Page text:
The other day I went to the beach with some friends and I saw something that I have to talk about.
There was a group of young boys and girls. If I had to take a guess at their age I’d say early high school. Maybe year 7 or 8.
There was a little bit of awkward flirting going on and it was kind of cute.
Then the girls brought out the tanning oil. And started lathering it on.
And it hit me harder than I thought it would.
To be fair, I’ve only just started using sunscreen and being more sunsafe. I used to be the girl that would go out for the whole day in the sun with not a scrap of suncreen on my body. Nada. I’d burn (maybe) but the red would disappear almost instanty and I’d tan straight away.
I love being in the sun and going for a swim when I feel some sweat coming on. I love spending the day with my friends at the beach. But I was always slack with sunscreen. As in, I never applied it. I would flat out refuse to.
I made up excuses. I didn’t like the feel of it on my skin. I didn’t like the smell of it. But the truth is that I couldn’t be bothered. So I just never applied it.
Then, one day, I met a woman at my gym who changed everything.
We started talking and she told me she was going through chemotherapy for breast cancer. She was writing about her experience for Breast Cancer Awareness month for our gym’s newsletter. She told me her mum had cancer too. And that her father had died of melanoma when she was much younger.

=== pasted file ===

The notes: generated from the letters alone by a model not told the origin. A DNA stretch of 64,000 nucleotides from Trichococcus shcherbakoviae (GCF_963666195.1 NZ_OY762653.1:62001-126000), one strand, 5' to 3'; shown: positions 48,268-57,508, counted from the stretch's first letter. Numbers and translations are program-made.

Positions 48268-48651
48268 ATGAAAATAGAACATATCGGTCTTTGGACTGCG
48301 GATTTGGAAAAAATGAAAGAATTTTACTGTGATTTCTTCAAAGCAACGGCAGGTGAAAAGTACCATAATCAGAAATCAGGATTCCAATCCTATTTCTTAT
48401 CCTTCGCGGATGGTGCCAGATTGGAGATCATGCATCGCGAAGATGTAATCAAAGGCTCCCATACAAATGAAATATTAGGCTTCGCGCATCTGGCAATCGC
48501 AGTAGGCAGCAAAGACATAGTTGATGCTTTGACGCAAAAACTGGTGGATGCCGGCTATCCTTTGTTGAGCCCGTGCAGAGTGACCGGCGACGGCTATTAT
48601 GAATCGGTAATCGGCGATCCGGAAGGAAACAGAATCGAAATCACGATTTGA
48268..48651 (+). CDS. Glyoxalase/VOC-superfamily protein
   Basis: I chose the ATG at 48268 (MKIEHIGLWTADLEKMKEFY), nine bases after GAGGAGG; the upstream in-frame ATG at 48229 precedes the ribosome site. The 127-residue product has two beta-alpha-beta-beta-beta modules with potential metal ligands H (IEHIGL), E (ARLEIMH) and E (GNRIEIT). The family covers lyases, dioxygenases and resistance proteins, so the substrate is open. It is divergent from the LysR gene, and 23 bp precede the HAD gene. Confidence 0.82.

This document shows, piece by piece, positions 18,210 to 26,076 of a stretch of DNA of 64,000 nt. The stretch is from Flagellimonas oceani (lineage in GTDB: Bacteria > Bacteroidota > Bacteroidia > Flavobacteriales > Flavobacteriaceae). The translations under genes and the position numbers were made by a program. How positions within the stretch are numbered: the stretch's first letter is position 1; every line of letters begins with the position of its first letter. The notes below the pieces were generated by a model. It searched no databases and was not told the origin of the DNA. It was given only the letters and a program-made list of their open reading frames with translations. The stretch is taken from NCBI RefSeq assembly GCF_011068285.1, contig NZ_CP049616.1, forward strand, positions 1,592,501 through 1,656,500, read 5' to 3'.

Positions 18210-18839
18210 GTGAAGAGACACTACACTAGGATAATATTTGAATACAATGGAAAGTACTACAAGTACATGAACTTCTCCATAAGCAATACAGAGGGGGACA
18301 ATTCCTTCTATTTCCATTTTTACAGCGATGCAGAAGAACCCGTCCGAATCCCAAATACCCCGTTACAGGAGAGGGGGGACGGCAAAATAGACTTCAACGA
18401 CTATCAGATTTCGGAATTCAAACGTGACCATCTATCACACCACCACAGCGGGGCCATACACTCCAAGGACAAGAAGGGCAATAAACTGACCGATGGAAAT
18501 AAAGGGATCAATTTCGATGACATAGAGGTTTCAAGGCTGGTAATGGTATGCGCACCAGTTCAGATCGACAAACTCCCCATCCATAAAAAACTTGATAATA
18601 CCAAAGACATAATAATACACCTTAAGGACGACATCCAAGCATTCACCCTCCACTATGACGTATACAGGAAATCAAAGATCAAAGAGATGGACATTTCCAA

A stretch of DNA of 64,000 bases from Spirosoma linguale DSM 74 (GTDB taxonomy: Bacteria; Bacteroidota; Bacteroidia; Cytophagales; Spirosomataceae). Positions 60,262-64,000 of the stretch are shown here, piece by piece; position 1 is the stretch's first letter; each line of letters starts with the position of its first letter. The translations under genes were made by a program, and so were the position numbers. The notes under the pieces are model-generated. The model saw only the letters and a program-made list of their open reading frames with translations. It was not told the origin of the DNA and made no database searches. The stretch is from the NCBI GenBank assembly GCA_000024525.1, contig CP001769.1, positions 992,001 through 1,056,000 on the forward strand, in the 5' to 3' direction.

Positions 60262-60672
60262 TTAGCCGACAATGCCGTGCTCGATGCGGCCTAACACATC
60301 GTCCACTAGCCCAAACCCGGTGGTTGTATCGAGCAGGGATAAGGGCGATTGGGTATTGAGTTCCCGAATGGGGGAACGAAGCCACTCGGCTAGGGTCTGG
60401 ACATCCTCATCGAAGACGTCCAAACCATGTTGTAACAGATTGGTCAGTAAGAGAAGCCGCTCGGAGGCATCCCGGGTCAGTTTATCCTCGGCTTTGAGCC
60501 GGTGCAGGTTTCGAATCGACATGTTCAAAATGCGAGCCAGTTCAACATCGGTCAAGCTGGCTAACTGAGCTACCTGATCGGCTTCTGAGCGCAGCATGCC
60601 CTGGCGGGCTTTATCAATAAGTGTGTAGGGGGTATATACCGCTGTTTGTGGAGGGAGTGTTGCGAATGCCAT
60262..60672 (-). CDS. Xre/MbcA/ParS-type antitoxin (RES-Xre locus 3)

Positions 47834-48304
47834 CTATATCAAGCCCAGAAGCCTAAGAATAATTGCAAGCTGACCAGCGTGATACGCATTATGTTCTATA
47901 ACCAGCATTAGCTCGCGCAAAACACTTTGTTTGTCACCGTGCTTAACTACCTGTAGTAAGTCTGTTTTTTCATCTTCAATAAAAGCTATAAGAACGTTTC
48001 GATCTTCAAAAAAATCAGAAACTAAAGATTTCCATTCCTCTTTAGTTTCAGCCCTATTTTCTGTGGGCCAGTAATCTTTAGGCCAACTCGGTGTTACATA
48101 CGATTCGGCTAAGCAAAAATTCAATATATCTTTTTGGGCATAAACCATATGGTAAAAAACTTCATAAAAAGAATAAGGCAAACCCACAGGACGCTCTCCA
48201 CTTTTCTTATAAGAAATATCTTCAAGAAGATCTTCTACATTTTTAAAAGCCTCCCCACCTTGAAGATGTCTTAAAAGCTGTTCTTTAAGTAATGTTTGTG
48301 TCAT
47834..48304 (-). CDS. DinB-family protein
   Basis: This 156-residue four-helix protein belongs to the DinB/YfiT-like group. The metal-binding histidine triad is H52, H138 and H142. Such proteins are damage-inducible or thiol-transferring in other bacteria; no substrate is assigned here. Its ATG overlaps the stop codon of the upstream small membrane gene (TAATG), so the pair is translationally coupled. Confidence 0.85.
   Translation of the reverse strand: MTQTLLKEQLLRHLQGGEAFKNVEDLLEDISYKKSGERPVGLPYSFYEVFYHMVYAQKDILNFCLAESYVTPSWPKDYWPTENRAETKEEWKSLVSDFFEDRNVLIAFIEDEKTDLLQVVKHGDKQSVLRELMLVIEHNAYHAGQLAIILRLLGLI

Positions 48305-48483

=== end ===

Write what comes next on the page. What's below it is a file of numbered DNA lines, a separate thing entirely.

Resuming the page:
Cancer had riddled her family and had caused her- evidently- enormous physical and emotional pain. Pain that I can’t even begin to imagine.
After my workout I was itching to go to the beach to tan. For hours, as I usually would.
Just as I was about to leave she reminded me to wear some sunscreen.
And that’s when it hit me and it hasn’t left me since.
I am putting myself in danger deliberately because I can’t be bothered to take two minutes to protect my skin and prevent myself from getting cancer.
And I’m sure that’s the same for most Australians. We just can’t be bothered. We forget. Or we feel like we’re invincible. The sun can’t be that bad, right? Surely. But it is. It’s deadly. It kills hundreds of Australians every single year.
And I continued to put myself in danger because I was lazy. And I was thinking of my own pleasure.
We wear a seatbelt when we get in the car. So why don’t we all wear sunscreen when we go to the beach? Why isn’t it just something we do automatically?
Whenever I go to lay in the sun now, I think of her. I think of not just what she said to me. But how she said it.
I can’t imagine facing my children one day and having to tell them I have a melanoma because even though I knew all the risks, I couldn’t be bothered to protect myself.
Sometimes we need a wake up call. That was mine. Maybe this woman and what she said to me will save my life one day. I can’t be sure. But I will do my best to protect myself. Just like I do when I put my seatbelt on in the car or when I look both ways before crossing the street.